We’ve all heard about emotional intelligence. It is the capacity to be aware of, control, and express one’s emotions, and to handle interpersonal relationships judiciously and empathetically. Social awareness enables you to understand and respond to the needs of others. Understanding other people’s feelings are central to emotional intelligence. Leaders who are not socially aware or lack emotional intelligence can be seen as uncaring and insensitive. There are 3 reasons social awareness is a fundamental leadership principle.
Empathy is defined as the ability to understand and share the feelings of others. It’s the secret sauce to any relationship, personal or professional and yet, somehow, it’s the ingredient many leaders keep getting wrong. As a leader, when an employee comes to you with a problem or complaint, try to put yourself in their situation by recalling a time you had a similar problem. If you see an employee struggling or you’ve noticed their productivity is lower than normal, instead of demanding they immediately shape-up or ship-out, ask them if everything is okay or if there is something you can help them with. A quiet, empathetic approach will be well-received and help the employee open up, making you aware of a situation that’s possibly an easy fix. Even if the problem is complex, it shows them that you are open to sitting down for a discussion to help find a resolution. Empathy is always more productive than discord.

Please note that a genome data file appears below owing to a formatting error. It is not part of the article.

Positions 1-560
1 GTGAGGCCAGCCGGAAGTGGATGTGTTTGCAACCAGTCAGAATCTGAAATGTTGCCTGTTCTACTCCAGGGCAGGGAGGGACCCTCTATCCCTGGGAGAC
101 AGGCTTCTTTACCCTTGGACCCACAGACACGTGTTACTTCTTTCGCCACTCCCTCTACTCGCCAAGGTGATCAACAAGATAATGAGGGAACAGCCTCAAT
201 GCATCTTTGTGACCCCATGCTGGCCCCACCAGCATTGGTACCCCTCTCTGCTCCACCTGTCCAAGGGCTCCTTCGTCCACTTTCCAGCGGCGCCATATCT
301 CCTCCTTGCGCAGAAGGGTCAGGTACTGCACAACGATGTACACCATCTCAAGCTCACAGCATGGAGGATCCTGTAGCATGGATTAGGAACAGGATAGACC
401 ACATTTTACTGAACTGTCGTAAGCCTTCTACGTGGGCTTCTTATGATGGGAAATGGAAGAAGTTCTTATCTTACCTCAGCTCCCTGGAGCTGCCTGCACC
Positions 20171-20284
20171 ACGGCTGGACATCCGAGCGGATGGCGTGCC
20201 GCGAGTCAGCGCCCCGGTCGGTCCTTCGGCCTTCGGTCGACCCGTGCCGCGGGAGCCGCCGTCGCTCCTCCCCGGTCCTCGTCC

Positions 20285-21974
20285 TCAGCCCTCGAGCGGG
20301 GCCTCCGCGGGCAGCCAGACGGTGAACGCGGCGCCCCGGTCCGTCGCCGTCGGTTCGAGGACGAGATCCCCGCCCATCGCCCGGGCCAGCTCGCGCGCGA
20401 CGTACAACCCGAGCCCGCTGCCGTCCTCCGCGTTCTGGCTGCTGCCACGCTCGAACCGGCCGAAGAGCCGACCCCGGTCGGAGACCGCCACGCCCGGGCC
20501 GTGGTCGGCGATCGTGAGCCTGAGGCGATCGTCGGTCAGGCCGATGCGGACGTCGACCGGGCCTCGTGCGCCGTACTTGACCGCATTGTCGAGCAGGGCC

Organizational awareness is the understanding of different aspects of the organization including the workings, structure, culture, politics, social, and economic issues. Being competent in organizational awareness allows talented leaders to get things done easily within the organization by having a full understanding of the structure in place. Organizational awareness is crucial when leaders consider new recruits, balancing the needs of the organization, and developing collaborative relationships within the organization.
Service orientation is the ability and desire to anticipate, recognize and meet others’ needs, sometimes even before those needs are articulated. Service-oriented people focus on providing satisfaction and making themselves available to others. Being astute to the needs of the organization and employees is critical. If adjustments are not made to meet those needs, failure is inevitable. Monetary compensation is not enough to keep good employees. Leaders who are service-oriented recognize their employees’ achievements regularly, which results in increased productivity.
Are you able to show empathy? Try showing empathy toward others when they exhibit behaviors that you typically respond to in a negative way. See if the outcome differs from how it has in the past. Do you have a full understanding of your organization? Seek out clarity on the medium and long-term goals of the organization – ask questions to be clear and then share the organizational awareness with your team. Are you service-oriented? Do you make yourself available to others? Do you understand the needs of your organization? Do you recognize your employees for a job well done? Social awareness is a fundamental leadership principle. Try incorporating these behaviors into your daily routine – you might be pleasantly surprised with the results.